In partnership with AFFORD, our organisation addressed issues of food insecurity and poverty of 38 households within the Nyanza province in Kenya.

This province has the highest HIV prevalence in Kenya resulting in households that are headed by women who have lost their spouses or by children orphaned by the disease. With the loss of their breadwinners, these families were in dire need of food, clothing, healthcare and education.

Our project also targeted farmers in this community who had limited skills and resources to develop their farms and so had insufficient food supply and no sustainable income.

To help ameliorate the situation Riana Development network provided these households with a breeding stock of goats as well as training in administrative skills like record keeping and the use of a financial cooperative. The milk and meat from the livestock met the nutritional needs of these families, while the sale of milk, goats and pelts improved their financial security while their newly acquired skills in record keeping and administration raised their confidence in themselves and in their ability to run successful businesses.

The local farmers also benefitted from our efforts in livestock development, which increased their potential for higher amounts of sustainable income.

Through this initiative, these women and farmers have formed a corporative to help them manage their animal stock and other associated food insecurity issues in partnership with the local administrators.

We are excited about the prospect of building a farmer’s cooperative society that will seek to provide long term financial stability for farmers so they can diversify their income streams.

Development Impact for Nigeria: Creating business owners in Ishefun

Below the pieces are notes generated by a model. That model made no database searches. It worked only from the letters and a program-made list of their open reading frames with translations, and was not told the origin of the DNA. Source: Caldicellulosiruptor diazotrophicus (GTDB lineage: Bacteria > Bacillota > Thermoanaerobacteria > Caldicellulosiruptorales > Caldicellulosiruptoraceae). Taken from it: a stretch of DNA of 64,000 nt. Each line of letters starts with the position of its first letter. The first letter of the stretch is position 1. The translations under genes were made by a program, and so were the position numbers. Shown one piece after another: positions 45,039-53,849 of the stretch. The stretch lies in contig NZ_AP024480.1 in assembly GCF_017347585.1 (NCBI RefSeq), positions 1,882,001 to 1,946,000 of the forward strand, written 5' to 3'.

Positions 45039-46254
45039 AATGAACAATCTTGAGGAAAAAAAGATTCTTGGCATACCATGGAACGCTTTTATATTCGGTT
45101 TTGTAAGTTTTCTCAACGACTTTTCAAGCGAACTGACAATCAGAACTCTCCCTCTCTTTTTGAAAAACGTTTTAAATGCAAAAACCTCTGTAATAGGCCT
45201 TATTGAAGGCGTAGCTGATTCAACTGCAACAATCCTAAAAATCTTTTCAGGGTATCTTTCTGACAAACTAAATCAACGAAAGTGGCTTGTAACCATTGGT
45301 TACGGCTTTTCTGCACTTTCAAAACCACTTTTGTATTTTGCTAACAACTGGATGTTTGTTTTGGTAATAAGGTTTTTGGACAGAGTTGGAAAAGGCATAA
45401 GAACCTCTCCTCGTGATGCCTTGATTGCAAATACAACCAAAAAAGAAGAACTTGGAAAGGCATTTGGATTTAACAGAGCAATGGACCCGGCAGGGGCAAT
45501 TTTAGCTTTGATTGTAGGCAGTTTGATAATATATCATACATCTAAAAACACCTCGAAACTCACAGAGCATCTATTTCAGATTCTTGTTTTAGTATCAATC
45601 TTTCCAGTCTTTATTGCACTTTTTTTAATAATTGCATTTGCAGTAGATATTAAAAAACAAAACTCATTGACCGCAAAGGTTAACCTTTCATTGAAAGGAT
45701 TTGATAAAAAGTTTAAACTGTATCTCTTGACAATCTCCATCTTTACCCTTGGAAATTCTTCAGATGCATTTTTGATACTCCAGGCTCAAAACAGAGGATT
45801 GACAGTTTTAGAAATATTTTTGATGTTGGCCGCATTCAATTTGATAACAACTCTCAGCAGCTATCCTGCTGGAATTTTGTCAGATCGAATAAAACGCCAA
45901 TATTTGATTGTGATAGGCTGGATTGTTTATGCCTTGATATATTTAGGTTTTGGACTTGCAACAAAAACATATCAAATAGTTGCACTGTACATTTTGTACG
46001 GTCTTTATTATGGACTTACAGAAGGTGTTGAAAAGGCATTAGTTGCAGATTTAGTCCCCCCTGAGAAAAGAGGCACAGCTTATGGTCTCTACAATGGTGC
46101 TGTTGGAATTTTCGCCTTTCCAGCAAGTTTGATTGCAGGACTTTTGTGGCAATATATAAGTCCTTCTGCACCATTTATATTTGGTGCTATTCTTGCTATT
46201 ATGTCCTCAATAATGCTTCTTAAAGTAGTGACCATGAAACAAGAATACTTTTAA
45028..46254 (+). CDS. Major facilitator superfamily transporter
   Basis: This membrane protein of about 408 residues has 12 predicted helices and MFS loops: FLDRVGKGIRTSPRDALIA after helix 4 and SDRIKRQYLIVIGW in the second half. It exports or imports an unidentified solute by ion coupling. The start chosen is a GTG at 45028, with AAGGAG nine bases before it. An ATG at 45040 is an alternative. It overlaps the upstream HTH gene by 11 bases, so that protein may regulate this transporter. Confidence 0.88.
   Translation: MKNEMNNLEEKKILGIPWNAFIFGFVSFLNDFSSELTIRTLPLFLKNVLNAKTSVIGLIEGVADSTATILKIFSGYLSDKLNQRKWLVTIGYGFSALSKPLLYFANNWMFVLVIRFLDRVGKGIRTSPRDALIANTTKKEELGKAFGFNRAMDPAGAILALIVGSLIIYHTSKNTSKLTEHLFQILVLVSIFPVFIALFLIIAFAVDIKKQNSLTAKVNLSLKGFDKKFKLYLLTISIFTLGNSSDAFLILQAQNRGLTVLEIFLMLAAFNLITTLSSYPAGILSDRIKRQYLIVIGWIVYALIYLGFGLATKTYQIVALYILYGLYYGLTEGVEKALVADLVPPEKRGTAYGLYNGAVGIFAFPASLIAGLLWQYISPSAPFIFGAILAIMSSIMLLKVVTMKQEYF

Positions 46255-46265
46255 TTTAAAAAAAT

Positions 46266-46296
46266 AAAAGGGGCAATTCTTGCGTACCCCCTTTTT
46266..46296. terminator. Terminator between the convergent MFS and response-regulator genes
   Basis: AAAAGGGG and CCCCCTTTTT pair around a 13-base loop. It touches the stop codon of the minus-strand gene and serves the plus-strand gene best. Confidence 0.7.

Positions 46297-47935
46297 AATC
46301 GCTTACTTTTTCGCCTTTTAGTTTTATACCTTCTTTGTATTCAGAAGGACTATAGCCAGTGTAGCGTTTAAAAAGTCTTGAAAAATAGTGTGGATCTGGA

Development Impact for Nigeria is an international development NGO that provides advocacy and community development support to individuals, self-help groups and professionals working with socially excluded communities in Nigeria.

Our organisation believes that with a job or a source of income, people are set free to live their best lives.

That’s why supported by AFFORD, we worked with low income earning women in Ishefun-giving them vocational training in a number of industries like shoemaking, soap-making, tailoring and sewing so they can become economically independent.

In all, over 60 women gained practical technical knowledge on the production process and received business and micro start-up advisory services before they set up their own small businesses.

The length of the training programs (at least 3 months) boosted their confidence in their ability to produce and gave them invaluable insights on how to package and market their products effectively.

The skills these women have acquired allows them to support their households, has improved their standards of living and encouraged trading activities within their communities.

The socio economic potential of this project is huge and we plan on rolling out this framework in other low income communities. We also plan on setting up a vocational centre and community cooperative/hub that would offer business education, advice and support as well as a cooperative microloan scheme for women. The future truly is promising.